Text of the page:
As part of his policy platform Trump has pledged to “Rebuild the US Navy toward a goal of 350 ships, as the bipartisan National Defense Panel has recommended.”
Some details of the plan and how it connects to a larger military strategy have not been forthcoming, and it is not clear what combination of ships would be used, but the plan would lead to the creation of thousands of new jobs, and would seek to increase the number of Naval ships to 350, from its current 272.
In late October, US Senator Jeff Sessions (R-AL), considered by some to be a frontrunner for Secretary of Defense under Trump, said in an interview with Defense News, “I think at this point in history with the credibility of president of the United States eroded, were they to suspect that the United States is abandoning its defense spending…It takes more than a speech to turn this around.”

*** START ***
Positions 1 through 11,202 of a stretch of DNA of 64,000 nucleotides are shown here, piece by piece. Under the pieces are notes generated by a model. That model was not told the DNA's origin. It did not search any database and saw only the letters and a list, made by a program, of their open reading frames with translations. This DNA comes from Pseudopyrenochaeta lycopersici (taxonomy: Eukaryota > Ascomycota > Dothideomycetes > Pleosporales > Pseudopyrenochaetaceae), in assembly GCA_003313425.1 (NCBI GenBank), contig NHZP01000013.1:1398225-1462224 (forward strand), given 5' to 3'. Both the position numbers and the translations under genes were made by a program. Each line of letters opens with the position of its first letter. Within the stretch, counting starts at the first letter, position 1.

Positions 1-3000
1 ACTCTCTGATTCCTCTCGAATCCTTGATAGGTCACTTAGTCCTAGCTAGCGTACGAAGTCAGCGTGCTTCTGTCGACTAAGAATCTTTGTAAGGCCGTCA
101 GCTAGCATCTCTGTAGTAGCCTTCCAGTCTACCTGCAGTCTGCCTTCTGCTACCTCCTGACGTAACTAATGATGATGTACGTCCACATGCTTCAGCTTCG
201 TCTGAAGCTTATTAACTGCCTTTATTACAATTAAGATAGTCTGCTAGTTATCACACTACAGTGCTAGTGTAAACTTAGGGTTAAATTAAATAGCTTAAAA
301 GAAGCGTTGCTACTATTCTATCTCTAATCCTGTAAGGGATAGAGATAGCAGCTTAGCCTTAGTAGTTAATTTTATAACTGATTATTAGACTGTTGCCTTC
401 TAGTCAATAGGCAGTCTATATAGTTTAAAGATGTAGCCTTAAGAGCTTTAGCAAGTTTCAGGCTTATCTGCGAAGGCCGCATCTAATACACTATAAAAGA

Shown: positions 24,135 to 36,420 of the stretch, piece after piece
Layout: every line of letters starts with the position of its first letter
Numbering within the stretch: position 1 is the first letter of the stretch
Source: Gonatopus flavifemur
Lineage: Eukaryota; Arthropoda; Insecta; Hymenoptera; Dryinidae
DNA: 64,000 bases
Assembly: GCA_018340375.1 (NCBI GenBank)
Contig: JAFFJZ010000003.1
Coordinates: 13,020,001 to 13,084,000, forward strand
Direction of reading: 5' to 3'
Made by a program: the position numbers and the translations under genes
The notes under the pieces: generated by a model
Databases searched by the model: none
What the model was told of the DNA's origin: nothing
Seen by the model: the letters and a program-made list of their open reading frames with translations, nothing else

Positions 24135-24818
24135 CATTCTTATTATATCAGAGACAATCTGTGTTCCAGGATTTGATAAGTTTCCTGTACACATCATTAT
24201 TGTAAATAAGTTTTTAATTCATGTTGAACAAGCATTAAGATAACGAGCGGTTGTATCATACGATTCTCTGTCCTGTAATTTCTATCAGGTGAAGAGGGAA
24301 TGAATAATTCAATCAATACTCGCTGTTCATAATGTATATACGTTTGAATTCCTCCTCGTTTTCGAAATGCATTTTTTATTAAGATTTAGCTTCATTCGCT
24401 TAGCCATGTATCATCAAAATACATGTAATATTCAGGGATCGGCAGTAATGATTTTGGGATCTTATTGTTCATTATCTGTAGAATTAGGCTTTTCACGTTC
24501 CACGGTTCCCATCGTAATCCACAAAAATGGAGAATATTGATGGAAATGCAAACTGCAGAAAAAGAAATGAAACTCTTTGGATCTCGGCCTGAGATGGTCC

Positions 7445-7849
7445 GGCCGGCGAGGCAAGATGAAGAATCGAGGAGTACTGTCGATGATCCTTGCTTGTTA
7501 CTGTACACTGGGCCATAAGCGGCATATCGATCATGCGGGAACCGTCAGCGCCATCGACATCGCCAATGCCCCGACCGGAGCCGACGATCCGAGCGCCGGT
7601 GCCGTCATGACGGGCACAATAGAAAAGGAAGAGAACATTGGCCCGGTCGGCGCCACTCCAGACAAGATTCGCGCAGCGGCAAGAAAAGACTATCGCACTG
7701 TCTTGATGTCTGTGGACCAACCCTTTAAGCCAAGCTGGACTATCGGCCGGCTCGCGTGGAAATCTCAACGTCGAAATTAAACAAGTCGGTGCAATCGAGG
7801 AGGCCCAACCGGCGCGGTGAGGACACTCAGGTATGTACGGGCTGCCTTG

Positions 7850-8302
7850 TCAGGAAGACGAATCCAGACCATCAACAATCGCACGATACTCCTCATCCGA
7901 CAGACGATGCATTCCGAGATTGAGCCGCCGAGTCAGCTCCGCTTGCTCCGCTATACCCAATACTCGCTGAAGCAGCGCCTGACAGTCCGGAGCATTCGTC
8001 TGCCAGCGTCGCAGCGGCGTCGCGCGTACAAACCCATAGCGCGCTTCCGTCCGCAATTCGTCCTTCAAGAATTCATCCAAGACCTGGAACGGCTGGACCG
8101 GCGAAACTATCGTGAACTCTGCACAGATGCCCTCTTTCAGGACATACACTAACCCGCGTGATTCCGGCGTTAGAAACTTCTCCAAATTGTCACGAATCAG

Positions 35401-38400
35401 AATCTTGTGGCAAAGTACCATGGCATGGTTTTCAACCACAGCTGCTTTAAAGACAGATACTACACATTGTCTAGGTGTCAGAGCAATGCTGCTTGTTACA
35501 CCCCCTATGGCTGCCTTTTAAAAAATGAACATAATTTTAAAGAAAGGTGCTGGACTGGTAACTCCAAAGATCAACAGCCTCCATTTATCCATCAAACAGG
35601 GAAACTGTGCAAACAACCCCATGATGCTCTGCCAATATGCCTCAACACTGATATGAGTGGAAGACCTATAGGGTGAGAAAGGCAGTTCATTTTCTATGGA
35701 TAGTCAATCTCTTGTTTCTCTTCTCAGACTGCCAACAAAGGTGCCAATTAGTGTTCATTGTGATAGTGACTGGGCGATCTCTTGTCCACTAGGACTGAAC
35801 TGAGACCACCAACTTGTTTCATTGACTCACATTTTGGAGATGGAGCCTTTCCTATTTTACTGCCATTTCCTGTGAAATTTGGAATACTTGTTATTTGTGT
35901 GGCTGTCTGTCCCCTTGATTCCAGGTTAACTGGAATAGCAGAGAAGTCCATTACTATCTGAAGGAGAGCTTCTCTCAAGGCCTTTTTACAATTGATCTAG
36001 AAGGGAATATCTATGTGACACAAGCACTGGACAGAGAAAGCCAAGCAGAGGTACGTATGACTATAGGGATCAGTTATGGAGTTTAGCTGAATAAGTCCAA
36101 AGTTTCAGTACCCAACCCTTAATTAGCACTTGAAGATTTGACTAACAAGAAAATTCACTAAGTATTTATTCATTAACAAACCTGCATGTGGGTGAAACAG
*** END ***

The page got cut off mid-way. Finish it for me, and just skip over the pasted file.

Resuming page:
Sessions added that “Trump’s plans are actually to build more ships and maintain a higher number of troops and aircraft. It will go a lot further than words to convince the world that we remain strong. It will help us to maintain the peace.”
A campaign memo sent by Senior Military Advisor Alexander Gray said the billionaire wants to fund the modernizing of “a significant number of the Navy’s Ticonderoga-class cruisers.”
The memo states, “Mr. Trump’s plan will require a significant partnership with a defense industrial base that has been strained by years of significant cuts to shipbuilding and ship repair,” and, “The nationwide infrastructure of yards, depots, and support facilities that created and sustained the World War II and Cold War-era Navy has been largely dismantled.” It details a heavy investment plan into submarines and Arleigh Burke-class destroyers, and suggests that Trump seeks to increase support for the service by facilitating institutions to train skilled workers.